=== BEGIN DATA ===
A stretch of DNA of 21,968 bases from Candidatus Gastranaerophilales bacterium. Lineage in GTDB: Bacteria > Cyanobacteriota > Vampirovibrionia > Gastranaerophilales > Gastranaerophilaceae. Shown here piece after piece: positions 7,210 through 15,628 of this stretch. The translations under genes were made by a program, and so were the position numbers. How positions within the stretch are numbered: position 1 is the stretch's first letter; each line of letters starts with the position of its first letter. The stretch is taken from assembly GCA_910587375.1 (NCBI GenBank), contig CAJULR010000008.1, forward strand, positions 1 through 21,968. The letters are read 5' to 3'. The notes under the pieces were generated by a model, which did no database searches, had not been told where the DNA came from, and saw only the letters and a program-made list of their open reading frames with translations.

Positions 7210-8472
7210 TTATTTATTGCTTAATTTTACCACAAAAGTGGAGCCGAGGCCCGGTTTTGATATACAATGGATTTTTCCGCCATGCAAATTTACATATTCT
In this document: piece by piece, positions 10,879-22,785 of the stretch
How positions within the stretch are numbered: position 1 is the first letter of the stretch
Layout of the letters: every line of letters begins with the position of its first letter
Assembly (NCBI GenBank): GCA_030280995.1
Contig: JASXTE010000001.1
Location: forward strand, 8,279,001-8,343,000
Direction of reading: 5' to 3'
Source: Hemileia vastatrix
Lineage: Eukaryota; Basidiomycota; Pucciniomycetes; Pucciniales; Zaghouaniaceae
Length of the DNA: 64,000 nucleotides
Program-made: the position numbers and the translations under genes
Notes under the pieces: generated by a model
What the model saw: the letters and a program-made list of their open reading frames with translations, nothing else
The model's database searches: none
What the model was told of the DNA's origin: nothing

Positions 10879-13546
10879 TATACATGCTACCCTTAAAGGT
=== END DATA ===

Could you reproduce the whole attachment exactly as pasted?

A stretch of DNA of 21,968 bases from Candidatus Gastranaerophilales bacterium. Lineage in GTDB: Bacteria > Cyanobacteriota > Vampirovibrionia > Gastranaerophilales > Gastranaerophilaceae. Shown here piece after piece: positions 7,210 through 15,628 of this stretch. The translations under genes were made by a program, and so were the position numbers. How positions within the stretch are numbered: position 1 is the stretch's first letter; each line of letters starts with the position of its first letter. The stretch is taken from assembly GCA_910587375.1 (NCBI GenBank), contig CAJULR010000008.1, forward strand, positions 1 through 21,968. The letters are read 5' to 3'. The notes under the pieces were generated by a model, which did no database searches, had not been told where the DNA came from, and saw only the letters and a program-made list of their open reading frames with translations.

Positions 7210-8472
7210 TTATTTATTGCTTAATTTTACCACAAAAGTGGAGCCGAGGCCCGGTTTTGATATACAATGGATTTTTCCGCCATGCAAATTTACATATTCT
In this document: piece by piece, positions 10,879-22,785 of the stretch
How positions within the stretch are numbered: position 1 is the first letter of the stretch
Layout of the letters: every line of letters begins with the position of its first letter
Assembly (NCBI GenBank): GCA_030280995.1
Contig: JASXTE010000001.1
Location: forward strand, 8,279,001-8,343,000
Direction of reading: 5' to 3'
Source: Hemileia vastatrix
Lineage: Eukaryota; Basidiomycota; Pucciniomycetes; Pucciniales; Zaghouaniaceae
Length of the DNA: 64,000 nucleotides
Program-made: the position numbers and the translations under genes
Notes under the pieces: generated by a model
What the model saw: the letters and a program-made list of their open reading frames with translations, nothing else
The model's database searches: none
What the model was told of the DNA's origin: nothing

Positions 10879-13546
10879 TATACATGCTACCCTTAAAGGT